Disqus Doodlings – Treehugger is so upset we buy clothes for ourselves….Part 1

by Skip

Sorry, but I’m no candidate for the “Naked and Afraid” reality show where guys and gals go gallivanting in the wilds buck naked and are expected to survive like our Stone Age ancestors. Thank you, but no thank you; I’ll keep my clothes on.  But it seems that Treehugger is PO’d, once again, that we Normals have the temerity to want to buy clothes.  This time, they take on the brand “H&M” and berate it, sorta, for its failure because it can’t keep up with what is known as “fast fashion” (unable to keep up with competitors’ abilities to turn over their inventory and bring in fresher, newer styles.  And then they berate the “Internet Onlys” because those folks have put themselves beyond these anti-consumerist hacks like Treehugger denizens (emphasis mine):

Meanwhile, brick-and-mortar stores are being shuttered everywhere, which Cline fears will result in a loss of accountability, not to mention the death of our main streets and suburbs (who knew we’d ever lament that?):

One advantage for activists has been that H&M’s huge brick-and-mortar empire made their efforts to hold it accountable on labor and environmental issues highly visible. As fast fashion moves online, bad actors will become harder to pin down and bad behavior more hidden from view.

So, it looks like we’re headed down a path to a worse place than we’re currently at. Consumption shows no signs of slowing; the amount of clothing waste generated in the U.S. has doubled in the past 15 years; and in 2015, “greenhouse gas emissions from global textile production outstripped those of all international flights.” It’s a dismal prediction for a situation that’s already bad to begin with, and, really, the only thing that can change it is consumers’ attitudes. We need to stop buying so much stuff, and we probably shouldn’t be buying it online.

True to form – they’re upset that Normals want to buy stuff and ignore this other side of hectoring.  I thought that rather amusing as an observation – and pointed out the obvious:

“One advantage for activists has been that H&M’s huge brick-and-mortar empire made their efforts to hold it accountable on labor and environmental issues highly visible. ”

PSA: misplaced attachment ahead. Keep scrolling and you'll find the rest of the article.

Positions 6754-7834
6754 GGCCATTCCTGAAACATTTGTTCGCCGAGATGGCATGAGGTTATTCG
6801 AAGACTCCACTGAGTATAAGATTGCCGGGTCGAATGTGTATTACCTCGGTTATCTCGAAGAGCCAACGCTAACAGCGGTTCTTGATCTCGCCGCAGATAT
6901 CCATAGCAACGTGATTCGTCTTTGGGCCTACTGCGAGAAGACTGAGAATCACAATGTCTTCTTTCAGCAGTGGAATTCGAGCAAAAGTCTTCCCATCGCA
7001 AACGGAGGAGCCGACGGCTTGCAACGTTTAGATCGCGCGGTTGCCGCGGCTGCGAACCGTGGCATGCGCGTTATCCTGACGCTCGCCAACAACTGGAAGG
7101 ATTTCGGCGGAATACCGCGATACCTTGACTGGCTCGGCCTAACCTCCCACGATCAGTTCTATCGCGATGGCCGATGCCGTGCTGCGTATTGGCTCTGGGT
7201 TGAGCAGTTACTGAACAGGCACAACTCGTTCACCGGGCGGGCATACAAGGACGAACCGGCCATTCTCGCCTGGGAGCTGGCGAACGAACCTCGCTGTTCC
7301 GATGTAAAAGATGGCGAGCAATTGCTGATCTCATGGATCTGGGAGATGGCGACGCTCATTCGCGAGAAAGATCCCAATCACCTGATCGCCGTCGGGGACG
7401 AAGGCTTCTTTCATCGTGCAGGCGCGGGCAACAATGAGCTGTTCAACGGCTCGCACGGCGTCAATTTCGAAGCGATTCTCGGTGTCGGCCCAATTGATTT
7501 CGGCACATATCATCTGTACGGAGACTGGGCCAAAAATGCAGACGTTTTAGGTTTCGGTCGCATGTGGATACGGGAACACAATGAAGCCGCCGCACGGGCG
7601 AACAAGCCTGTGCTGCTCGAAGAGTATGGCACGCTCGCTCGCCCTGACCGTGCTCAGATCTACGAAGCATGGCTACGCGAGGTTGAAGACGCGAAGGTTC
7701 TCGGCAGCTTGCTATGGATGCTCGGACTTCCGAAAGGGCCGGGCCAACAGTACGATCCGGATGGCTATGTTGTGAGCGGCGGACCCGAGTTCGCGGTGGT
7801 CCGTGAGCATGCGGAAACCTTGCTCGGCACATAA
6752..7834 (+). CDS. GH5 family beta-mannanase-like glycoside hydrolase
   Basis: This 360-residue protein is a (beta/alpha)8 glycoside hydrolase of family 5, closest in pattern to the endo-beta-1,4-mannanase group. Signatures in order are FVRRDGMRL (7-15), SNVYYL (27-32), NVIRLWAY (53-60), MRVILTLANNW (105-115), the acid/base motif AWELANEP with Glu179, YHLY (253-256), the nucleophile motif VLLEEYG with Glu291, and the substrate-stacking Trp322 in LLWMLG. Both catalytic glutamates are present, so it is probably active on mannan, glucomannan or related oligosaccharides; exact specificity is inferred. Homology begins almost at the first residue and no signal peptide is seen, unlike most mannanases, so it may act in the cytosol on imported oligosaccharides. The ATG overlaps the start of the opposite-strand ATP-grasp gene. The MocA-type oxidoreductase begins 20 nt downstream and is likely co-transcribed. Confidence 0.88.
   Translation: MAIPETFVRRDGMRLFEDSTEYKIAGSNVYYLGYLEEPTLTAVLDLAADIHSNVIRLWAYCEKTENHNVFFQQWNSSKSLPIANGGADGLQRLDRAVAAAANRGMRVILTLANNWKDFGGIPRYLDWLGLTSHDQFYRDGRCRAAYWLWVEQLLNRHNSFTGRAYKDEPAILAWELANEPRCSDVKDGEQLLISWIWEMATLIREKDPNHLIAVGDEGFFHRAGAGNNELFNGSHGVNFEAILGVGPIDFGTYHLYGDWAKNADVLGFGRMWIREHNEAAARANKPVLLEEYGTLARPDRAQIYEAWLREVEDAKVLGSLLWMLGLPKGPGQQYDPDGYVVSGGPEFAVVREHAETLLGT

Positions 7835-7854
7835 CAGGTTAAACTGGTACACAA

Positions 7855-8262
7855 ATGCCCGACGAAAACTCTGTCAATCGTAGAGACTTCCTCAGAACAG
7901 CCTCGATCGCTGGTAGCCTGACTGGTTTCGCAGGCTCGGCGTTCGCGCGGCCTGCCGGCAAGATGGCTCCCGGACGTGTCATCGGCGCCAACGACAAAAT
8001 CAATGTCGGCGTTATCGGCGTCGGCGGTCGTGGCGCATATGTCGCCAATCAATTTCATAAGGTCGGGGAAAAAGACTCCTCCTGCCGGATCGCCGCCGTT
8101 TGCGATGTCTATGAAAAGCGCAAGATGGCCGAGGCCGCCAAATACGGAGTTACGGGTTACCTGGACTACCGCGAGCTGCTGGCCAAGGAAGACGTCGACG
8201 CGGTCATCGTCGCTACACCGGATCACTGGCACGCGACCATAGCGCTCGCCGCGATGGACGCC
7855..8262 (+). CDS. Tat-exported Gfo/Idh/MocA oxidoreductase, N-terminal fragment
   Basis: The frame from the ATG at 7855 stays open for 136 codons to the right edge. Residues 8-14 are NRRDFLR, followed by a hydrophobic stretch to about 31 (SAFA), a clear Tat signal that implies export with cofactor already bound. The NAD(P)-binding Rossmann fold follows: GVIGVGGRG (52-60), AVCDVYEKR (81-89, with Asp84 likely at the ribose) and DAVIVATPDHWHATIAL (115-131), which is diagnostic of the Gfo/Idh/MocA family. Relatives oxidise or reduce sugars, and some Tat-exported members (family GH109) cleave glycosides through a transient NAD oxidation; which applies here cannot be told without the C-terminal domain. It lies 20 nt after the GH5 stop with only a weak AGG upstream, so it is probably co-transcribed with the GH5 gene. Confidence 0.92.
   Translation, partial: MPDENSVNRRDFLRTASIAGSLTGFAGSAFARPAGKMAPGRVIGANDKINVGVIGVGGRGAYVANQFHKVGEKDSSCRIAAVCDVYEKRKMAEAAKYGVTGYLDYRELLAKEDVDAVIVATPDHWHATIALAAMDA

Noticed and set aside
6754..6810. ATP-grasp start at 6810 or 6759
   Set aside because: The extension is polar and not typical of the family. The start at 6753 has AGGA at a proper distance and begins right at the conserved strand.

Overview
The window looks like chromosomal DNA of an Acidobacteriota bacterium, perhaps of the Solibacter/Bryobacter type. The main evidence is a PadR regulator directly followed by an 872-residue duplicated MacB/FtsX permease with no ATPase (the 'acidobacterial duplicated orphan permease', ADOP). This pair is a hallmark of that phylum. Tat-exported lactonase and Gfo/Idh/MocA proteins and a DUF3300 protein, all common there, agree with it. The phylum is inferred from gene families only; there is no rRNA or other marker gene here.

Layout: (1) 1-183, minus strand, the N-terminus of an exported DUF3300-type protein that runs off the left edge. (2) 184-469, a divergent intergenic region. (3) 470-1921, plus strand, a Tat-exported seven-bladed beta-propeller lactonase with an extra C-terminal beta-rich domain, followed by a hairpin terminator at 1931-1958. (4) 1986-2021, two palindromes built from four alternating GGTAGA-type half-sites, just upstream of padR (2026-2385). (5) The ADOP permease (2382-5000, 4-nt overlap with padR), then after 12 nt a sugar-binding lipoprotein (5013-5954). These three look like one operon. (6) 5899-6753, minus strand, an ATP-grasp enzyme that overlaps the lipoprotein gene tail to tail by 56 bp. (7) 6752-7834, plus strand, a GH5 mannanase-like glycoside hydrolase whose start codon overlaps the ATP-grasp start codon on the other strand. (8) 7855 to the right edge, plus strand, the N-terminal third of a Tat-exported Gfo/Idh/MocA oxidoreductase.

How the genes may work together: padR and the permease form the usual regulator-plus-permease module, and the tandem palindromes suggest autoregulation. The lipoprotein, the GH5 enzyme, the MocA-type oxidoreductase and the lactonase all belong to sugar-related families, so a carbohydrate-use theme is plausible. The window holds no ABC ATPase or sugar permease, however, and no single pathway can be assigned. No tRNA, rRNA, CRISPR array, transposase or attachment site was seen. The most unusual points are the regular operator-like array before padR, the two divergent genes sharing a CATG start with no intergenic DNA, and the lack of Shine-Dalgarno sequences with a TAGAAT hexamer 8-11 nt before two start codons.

Perhaps that has led to part of its business problem in raising its cost of doing business? And the complaints about “bad actors” and the inability to hold them accountable – do you think they saw what activists were doing to the brick and mortars and figured out how to avoid such hectoring? Yep – the Law of Unintended Consequences strikes again.

Yep, if outsiders are going to arbitrarily raise the cost of doing business as a brick and mortar, why be a brick and mortar? Who needs the hassle of activists protesting, showing up at stockholder meetings, parading about in stores, or outright suing their butts off.  I never went into business with the expectation that I’d enjoy dealing with busybodies all day long – and I bet H&M doesn’t either.  The time spent in defending oneself against those that are economic cowards (e.g., put your money where your mouths are, you brats, and open your own stores and put your ideals on the cash register yourselves!).

I personally have a harder time buying online as I do like to try things on and feel the texture of the materials that make things up especially with clothing.  Thus, I don’t have much of a dog in this fight until I figure out which online retailers I can trust (e.g., L.L. Bean and Lands’ End, for instance – I’m no fashion maven and stick with real basic stuff that may not always be “in style” but never really goes “out of style” either) and then I’ll buy sight unseen.

But these kinds of people, to satisfy their own inner ideologue, have no problem in raising the price of someone else’s goods by these actions to make it more expensive for the rest of us.  Case in point: minimum wage “advocates” who don’t care that in gaining their “Fight for $15” (instead of letting the marketplace do it), they force prices up for the rest of us and then give an economic lesson, good and hard, to their collateral damage of those who are experiencing the real minimum wage -> $0/hour.

So these hacks are upset that H&M is in a death spiral but I see no signs that they assign any blame to themselves even in the smallest way.

 

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